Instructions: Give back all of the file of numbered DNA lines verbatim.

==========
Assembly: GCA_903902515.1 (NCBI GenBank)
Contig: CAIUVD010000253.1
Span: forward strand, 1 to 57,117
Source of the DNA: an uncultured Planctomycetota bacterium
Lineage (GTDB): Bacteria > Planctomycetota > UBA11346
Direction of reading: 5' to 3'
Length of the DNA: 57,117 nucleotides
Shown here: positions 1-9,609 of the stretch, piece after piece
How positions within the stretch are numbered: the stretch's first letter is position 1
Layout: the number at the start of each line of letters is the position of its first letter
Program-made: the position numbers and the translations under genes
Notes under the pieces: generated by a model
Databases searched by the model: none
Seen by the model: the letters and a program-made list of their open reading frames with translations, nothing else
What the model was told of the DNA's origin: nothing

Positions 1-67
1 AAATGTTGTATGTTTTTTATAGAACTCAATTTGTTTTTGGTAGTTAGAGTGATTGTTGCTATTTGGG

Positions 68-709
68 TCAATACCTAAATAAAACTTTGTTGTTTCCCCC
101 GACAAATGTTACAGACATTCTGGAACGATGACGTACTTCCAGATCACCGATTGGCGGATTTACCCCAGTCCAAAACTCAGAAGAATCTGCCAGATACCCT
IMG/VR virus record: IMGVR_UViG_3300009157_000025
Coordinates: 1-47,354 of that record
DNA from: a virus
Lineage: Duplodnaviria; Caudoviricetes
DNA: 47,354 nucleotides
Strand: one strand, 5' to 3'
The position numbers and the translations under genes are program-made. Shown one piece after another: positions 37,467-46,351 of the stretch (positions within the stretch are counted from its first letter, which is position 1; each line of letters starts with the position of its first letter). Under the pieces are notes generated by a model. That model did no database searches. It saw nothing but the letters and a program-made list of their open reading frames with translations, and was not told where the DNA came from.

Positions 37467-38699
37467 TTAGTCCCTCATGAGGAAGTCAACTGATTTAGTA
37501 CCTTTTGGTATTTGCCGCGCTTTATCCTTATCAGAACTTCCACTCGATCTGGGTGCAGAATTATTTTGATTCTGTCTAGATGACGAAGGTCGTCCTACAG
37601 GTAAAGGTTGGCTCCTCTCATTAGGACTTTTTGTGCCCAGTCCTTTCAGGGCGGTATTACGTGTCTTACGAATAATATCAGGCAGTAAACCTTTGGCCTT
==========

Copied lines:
Assembly: GCA_903902515.1 (NCBI GenBank)
Contig: CAIUVD010000253.1
Span: forward strand, 1 to 57,117
Source of the DNA: an uncultured Planctomycetota bacterium
Lineage (GTDB): Bacteria > Planctomycetota > UBA11346
Direction of reading: 5' to 3'
Length of the DNA: 57,117 nucleotides
Shown here: positions 1-9,609 of the stretch, piece after piece
How positions within the stretch are numbered: the stretch's first letter is position 1
Layout: the number at the start of each line of letters is the position of its first letter
Program-made: the position numbers and the translations under genes
Notes under the pieces: generated by a model
Databases searched by the model: none
Seen by the model: the letters and a program-made list of their open reading frames with translations, nothing else
What the model was told of the DNA's origin: nothing

Positions 1-67
1 AAATGTTGTATGTTTTTTATAGAACTCAATTTGTTTTTGGTAGTTAGAGTGATTGTTGCTATTTGGG

Positions 68-709
68 TCAATACCTAAATAAAACTTTGTTGTTTCCCCC
101 GACAAATGTTACAGACATTCTGGAACGATGACGTACTTCCAGATCACCGATTGGCGGATTTACCCCAGTCCAAAACTCAGAAGAATCTGCCAGATACCCT
IMG/VR virus record: IMGVR_UViG_3300009157_000025
Coordinates: 1-47,354 of that record
DNA from: a virus
Lineage: Duplodnaviria; Caudoviricetes
DNA: 47,354 nucleotides
Strand: one strand, 5' to 3'
The position numbers and the translations under genes are program-made. Shown one piece after another: positions 37,467-46,351 of the stretch (positions within the stretch are counted from its first letter, which is position 1; each line of letters starts with the position of its first letter). Under the pieces are notes generated by a model. That model did no database searches. It saw nothing but the letters and a program-made list of their open reading frames with translations, and was not told where the DNA came from.

Positions 37467-38699
37467 TTAGTCCCTCATGAGGAAGTCAACTGATTTAGTA
37501 CCTTTTGGTATTTGCCGCGCTTTATCCTTATCAGAACTTCCACTCGATCTGGGTGCAGAATTATTTTGATTCTGTCTAGATGACGAAGGTCGTCCTACAG
37601 GTAAAGGTTGGCTCCTCTCATTAGGACTTTTTGTGCCCAGTCCTTTCAGGGCGGTATTACGTGTCTTACGAATAATATCAGGCAGTAAACCTTTGGCCTT